While Handel’s “Dead March” from “Saul” was being played by the organist Miss Flamank, a procession left the church. It was headed by the churchwardens (Mr R. H. Flamank and Mr J. Chapman) and included the members of the Parish Council and the War Memorial Committee, along with the choir, children and members of the general public.

In the churchyard, the unveiling ceremony was performed by Dorothy Carus-Wilson, whose husband Lieutenant-Colonel Trevor Carus-Wilson DSO TD has been killed in 1918. A prominent local landowner, he had been the commanding officer of the 1st/5th Battalion of the Duke of Cornwall’s Light Infantry.

Rev Horsburgh dedicated the memorial and it is known that relatives, children and friends then placed flowers on the memorial. The Last Post was sounded by Albert Victor Menear, a prominent bandsman who had joined the Royal Engineers with my great-grandfather. Albert’s brother Clare also lost his life in the war and is remembered on the war memorial in St Columb.

Owing to what was described as “inclement weather,” the procession returned to the church. Further addresses were then made as part of a united religious service by Canon Horsburgh, the chairman of the Parish Council Mr A. Goodman, Rev F. Tresize from the United Methodists and Dyer Trevarton from the local Wesleyans.

Interestingly, 100 years on, it is Dyer’s grandson Graham who plays the Last Post on Remembrance Sundays at St Enoder Churchtown.

[This is my article in this coming week's Cornish Guardian].

More government action needed on climate change

It was truly awe-inspiring to see the millions and millions of people, from nearly 200 different countries around the world, coming together on 20th September to join protests demanding meaningful action to combat climate change.

Having grown out of the international movement known as Youth Strike 4 Climate, created by the redoubtable sixteen-year-old Greta Thunberg, it is heartening to see so many children and young people actually leading the demonstrations.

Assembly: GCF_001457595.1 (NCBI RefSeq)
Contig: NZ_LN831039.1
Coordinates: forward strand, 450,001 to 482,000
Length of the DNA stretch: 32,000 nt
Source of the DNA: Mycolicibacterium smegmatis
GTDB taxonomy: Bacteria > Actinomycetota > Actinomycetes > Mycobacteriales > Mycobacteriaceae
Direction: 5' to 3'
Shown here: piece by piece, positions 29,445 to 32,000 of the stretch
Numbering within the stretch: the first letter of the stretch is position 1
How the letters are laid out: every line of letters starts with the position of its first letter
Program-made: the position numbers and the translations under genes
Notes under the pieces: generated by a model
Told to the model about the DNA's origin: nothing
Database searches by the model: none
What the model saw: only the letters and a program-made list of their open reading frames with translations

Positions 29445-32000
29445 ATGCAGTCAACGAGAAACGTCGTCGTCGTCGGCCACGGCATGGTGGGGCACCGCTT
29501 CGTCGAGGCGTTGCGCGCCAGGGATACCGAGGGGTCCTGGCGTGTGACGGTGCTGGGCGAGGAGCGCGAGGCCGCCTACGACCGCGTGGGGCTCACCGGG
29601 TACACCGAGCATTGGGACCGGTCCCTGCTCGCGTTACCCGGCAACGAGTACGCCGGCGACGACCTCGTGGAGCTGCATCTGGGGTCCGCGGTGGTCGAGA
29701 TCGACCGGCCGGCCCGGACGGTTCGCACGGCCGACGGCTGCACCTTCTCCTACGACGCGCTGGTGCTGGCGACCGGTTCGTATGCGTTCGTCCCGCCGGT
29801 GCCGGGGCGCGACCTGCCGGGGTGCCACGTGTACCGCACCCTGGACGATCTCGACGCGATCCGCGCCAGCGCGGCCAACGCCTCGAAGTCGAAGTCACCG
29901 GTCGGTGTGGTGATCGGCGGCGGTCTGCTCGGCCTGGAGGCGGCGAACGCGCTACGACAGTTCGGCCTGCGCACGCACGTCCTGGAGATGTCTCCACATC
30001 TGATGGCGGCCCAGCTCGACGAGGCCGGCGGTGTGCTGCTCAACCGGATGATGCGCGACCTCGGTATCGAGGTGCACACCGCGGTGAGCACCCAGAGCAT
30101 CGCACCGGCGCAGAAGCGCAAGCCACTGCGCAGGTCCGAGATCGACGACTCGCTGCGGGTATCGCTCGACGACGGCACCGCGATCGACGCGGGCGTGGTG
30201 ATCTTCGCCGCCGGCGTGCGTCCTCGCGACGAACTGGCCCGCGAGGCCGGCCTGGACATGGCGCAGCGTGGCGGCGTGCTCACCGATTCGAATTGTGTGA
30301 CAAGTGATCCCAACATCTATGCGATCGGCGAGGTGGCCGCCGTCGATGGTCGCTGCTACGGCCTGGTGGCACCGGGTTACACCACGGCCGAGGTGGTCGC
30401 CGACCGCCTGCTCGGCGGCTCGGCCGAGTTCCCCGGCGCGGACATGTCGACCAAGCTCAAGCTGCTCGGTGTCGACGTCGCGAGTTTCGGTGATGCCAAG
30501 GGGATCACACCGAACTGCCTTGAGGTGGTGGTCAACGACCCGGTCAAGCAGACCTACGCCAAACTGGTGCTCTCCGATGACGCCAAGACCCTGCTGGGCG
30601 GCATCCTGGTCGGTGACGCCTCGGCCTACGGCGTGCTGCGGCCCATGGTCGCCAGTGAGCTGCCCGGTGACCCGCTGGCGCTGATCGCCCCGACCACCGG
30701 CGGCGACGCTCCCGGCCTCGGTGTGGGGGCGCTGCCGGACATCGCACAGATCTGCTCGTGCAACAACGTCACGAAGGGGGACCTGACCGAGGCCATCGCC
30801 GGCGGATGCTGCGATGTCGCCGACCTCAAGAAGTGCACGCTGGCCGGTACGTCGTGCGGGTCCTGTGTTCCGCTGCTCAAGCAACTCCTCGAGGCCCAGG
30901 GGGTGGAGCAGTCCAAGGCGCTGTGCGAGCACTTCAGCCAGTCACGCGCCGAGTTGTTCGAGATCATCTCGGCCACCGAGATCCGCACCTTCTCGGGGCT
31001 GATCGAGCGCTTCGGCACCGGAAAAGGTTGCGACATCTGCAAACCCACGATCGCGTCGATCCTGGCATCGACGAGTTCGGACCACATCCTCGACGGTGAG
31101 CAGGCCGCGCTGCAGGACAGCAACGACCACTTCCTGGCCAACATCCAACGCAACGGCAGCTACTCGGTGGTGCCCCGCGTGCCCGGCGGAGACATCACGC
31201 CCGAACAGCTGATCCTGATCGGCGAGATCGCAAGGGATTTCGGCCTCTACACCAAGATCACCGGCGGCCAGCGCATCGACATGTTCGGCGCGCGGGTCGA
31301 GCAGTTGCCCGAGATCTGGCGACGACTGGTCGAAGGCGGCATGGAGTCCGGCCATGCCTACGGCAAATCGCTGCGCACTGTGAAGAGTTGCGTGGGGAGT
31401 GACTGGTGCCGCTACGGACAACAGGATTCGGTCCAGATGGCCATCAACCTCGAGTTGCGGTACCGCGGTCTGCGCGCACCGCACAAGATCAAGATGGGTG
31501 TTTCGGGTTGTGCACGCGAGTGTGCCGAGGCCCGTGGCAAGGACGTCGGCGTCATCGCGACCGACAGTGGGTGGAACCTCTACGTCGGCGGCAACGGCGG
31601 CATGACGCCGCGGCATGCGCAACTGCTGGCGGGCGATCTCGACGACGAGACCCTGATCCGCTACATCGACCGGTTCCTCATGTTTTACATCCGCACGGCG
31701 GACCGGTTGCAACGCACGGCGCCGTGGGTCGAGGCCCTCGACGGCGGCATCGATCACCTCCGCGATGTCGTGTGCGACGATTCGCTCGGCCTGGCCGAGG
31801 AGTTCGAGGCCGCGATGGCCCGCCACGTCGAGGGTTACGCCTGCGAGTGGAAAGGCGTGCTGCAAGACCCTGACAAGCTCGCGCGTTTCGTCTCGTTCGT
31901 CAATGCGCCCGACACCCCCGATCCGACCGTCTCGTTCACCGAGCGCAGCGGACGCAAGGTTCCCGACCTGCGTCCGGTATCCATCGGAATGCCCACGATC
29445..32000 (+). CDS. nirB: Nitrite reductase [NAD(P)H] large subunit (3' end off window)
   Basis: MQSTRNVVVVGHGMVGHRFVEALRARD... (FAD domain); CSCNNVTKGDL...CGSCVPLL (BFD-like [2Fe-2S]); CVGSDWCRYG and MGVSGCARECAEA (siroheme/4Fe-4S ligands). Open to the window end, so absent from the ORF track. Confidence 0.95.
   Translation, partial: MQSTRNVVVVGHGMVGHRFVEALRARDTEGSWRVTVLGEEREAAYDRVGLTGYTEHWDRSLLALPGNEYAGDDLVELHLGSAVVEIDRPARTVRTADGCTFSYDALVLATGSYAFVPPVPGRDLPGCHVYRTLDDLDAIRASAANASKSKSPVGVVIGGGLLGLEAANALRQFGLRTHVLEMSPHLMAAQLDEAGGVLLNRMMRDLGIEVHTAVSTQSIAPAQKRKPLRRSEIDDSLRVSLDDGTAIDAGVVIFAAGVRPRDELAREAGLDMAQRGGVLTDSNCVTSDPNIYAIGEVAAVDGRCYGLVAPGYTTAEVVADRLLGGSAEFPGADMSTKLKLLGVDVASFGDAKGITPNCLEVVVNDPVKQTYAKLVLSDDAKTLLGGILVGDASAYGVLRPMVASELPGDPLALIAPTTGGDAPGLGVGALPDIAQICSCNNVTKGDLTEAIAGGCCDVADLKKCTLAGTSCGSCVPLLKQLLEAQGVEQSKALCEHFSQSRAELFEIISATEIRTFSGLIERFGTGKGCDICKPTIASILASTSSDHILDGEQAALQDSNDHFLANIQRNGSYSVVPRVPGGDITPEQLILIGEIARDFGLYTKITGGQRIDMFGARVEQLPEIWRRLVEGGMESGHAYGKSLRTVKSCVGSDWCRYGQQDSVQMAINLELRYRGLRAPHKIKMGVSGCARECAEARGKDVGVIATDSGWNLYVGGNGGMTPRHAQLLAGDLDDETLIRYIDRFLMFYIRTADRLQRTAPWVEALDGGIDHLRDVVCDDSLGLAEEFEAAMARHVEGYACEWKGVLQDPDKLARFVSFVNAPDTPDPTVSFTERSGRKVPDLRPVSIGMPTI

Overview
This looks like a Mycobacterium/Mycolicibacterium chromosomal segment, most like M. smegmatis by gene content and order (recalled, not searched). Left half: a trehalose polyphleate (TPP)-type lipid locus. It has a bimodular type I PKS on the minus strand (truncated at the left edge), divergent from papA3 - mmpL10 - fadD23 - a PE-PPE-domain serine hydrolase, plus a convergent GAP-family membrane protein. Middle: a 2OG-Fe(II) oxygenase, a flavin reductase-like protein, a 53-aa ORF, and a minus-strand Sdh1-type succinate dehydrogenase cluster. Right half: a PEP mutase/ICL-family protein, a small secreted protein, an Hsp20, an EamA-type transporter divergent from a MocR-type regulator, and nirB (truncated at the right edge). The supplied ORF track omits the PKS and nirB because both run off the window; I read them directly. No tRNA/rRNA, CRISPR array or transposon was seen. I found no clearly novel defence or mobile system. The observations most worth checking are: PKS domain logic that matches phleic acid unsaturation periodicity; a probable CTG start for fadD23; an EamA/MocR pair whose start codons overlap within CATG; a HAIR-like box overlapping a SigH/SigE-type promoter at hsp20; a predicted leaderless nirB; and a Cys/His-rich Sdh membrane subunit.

It was therefore particularly disappointing that the Government’s Education Secretary, Gavin Williamson, felt he had to criticise the young people for “bunking off” and also condemn the organisers of the various events for being “irresponsible” in this regard.

Such comments are pretty laughable coming from an MP who. at the time, was himself bunking off because his Conservative Prime Minister had suspended Parliament. I totally disagree with the sentiments of Gavin Williamson. It is my view that this fledgling “climate strike” movement represents a refreshing alternative to the chaos surrounding the Westminster political bubble at the present time.

It gives me great hope for the future and everyone associated with the protests – both in Cornwall and much further afield – should be congratulated for their wonderful efforts.

It is a reality that the danger of climate change is the defining issue of the 21st century and the evidence of the threats facing the planet and humanity is stark – rising carbon dioxide in the atmosphere, deforestation in the Amazon, rising sea levels, worsening air pollution, plastic pollution and more.

The protests took place in advance of an important United Nations summit in New York, where global leaders were due to consider more extremely worrying evidence pulled together by the World Meteorological Organization (WMO).

The WMO’s climate statement details “unprecedented levels of warming seen in recent years“ and states that the “five-year period from 2014 to 2019 is the warmest on record” and “sea-level rise has accelerated significantly over the same period, as CO2 emissions have hit new highs.” Unsurprisingly, it calls for “carbon-cutting efforts” to be “intensified immediately.”

This all shows that climate campaigners – both young and old – are right to put pressure on governments to take a lead and what the UN Secretary General, António Guterres, had to say in advance of the summit was spot-on. "I told leaders not to come with fancy speeches, but with concrete commitments. People want solutions, commitments and action.”

[This is my article in the latest edition of the Cornish Guardian].